# Is there an axiomatic approach to ordinal arithmetic?

I've always wondered, is there an axiomatic approach to the arithmetic of ordinal numbers?

If so, I imagine it would be on par with set theory in terms of its proof-theoretic strength.

• I know ordinal arithmetic exists and it follow the Peano arithmetic axioms en.wikipedia.org/wiki/Ordinal_arithmetic. For example here en.wikipedia.org/wiki/Peano_axioms wikipedia says that the ordinal numbers (defined bye von Neumann in ZF) are a model of Peano arithmetic axioms. Here another link maybe can be intresting for you.en.wikipedia.org/wiki/… – MphLee Apr 4 '13 at 14:42
• @MphLee, I don't get that... how can the ordinals satisfy the axioms of Peano arithmetic, when after all Peano arithmetic has an induction schema? – goblin Apr 5 '13 at 10:08
• I'm not very expert for that i gave you links about the connection betwen ordinals and axioms of peano arithmetic.But I do not have enough knowledge to give you an answer. – MphLee Apr 5 '13 at 10:25
• @MphLee: Your comment is not correct. – Martin Brandenburg Apr 16 '13 at 9:59
• @user18921: Could you explain your question? What do you mean precisely by an axiomatic approach to ordinal arithmetic? Do you already know that ordinal sum and product are decategorifications of sum and product of well-orders? – Martin Brandenburg Apr 16 '13 at 10:29

I haven't seen explicit axioms used before, but I belive the following should be trivially sufficient to start with:

Let s(x) be the successor function. s, <, +, * are taken as primitive, alongside = and the axioms of equality
Define Lim(x) as ~(∃z)(S(z)=x) [for simplicity, 0 is taken as a limit ordinal]
Define NextLim(x,y) as Lim(y)&(∀z)( z > x & Lim(z) => (z > y)v(z=y))
Define nextlim(x) as the y such that NextLim(x,y)
Define Anc(x,y) as nextlim(x) > y & Lim(x)
Define anc(x) for the y such that Anc(x,y), or 0 if there is no such y
Define ω as nextlim(0)
Axioms
1a. (∃y)( y < nextlim(x) & y = s(x) )
1b. (∃y)(y = nextlim(x))
2a. Lim(0)
2b. ~∃x(0 = nextlim(x))
3a. s(x)=s(y) => x=y
3b. anc(x)=anc(y)
3c. anc(x)=anc(s(x))
3d. nextlim(x)=nextlim(s(x))
4a. x < y & y < z => x < z
4b. x < y & y < z => x = z
4c. x < y v y < x v x=y
4d. x < s(x) & x < nextlim(x)
4e x < y => s(x) < s(y)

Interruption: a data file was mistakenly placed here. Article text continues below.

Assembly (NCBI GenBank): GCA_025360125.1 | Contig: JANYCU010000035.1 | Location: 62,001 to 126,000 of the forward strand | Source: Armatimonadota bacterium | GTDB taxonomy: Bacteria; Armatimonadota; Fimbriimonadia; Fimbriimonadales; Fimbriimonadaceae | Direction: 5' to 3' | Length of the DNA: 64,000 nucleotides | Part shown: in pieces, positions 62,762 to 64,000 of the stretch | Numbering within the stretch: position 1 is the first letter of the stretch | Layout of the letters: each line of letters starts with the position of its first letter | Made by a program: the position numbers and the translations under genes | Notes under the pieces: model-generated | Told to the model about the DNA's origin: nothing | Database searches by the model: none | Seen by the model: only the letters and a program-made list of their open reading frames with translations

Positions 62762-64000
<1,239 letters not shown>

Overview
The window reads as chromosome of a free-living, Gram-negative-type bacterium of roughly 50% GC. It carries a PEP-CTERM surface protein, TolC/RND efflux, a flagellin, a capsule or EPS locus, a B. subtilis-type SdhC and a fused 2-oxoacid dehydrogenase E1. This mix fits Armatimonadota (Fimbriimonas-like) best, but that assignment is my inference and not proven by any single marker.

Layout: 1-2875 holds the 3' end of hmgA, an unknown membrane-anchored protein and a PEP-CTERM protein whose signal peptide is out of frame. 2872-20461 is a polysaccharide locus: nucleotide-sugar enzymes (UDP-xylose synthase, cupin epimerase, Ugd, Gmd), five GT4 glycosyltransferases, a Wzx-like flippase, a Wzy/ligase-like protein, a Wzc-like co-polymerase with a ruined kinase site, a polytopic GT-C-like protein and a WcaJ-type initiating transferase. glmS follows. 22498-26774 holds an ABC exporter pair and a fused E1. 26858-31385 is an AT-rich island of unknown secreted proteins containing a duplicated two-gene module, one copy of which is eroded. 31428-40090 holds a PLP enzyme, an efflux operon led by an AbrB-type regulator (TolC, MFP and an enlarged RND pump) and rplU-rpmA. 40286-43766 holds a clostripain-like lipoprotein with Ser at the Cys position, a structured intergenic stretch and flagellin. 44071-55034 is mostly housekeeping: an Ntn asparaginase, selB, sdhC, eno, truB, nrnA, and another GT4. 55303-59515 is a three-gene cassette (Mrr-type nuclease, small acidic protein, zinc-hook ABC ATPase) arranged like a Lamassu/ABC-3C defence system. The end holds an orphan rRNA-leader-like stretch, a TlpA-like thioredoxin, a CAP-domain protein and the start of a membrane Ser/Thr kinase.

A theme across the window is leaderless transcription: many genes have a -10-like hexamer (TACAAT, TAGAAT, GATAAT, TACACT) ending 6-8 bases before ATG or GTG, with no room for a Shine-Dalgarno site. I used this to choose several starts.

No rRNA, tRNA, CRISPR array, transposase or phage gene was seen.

5a. x+0=x
5b. x+(s(y))=s(x+y)
5c. x + nextlim(y) = nextlim(x+y)
6a. x*0=0 6a. s(x*y) = (x*y)+x
6b. x * nextlim(y) = nextlim(x*y)
7a. (b < a) & (∀x < a)((P(x) & P(anc(x))) => P(s(x))) => P(b)
7b. (∀y)((∀x)(x < y => P(x)) => P(y))) => P(a)

The basic intuition is to limit the induction scheme to induction under an ordinal with regard to successor, and then add transfinite recursion. When quantifiers are bounded under ω, Peano Arithmetic should follow trivially from the above axioms.

I may have forgotten one or two (possibly for the relation of nextlim and <), and I highly suspect that there are a few redundant ones, but the basic intuition is to limit the induction scheme to induction under an ordinal with regard to successor, and then add unbounded transfinite recursion. I believe exponentiation is definable from + and * in this context, but I might be wrong. In that case, just add explicit axioms for exponentiation. In either case, once exponentiation is defined, you should be able to use use a transfinite Godel numbering to give a model of the theory of types. Once that is done, you can manipulate that model to provide axioms for larger and larger ordinals.

I threw these together somewhat hastily, so if anyone spots any errors, I blame someone else.

Ordinal arithmetic falls out of manipulations in set theory. You can define order and the ordinal operations in basic set theory and then prove things about these operations.

How big the ordinals you can construct depends on which axioms of ZF you allow or add. The theory behind this is called Reverse Mathematics.

The intent of Reverse Mathematics is to show which theorems of (nominally non-logical) mathematics are of equivalent strength, that is, can allow you to prove each other, and what logical axioms fit.

• I have no idea what you mean to say. The usual way of reading what you wrote makes the first sentence false. Besides, reverse mathematics is not the right framework here. If you feel it is, you need to explain why second-order arithmetic suffices for the task at hand. And still this does not address the question of proof-theoretic strength. – Andrés E. Caicedo Feb 16 '18 at 23:22

## protected by user26857Aug 21 '15 at 21:27

Thank you for your interest in this question. Because it has attracted low-quality or spam answers that had to be removed, posting an answer now requires 10 reputation on this site (the association bonus does not count).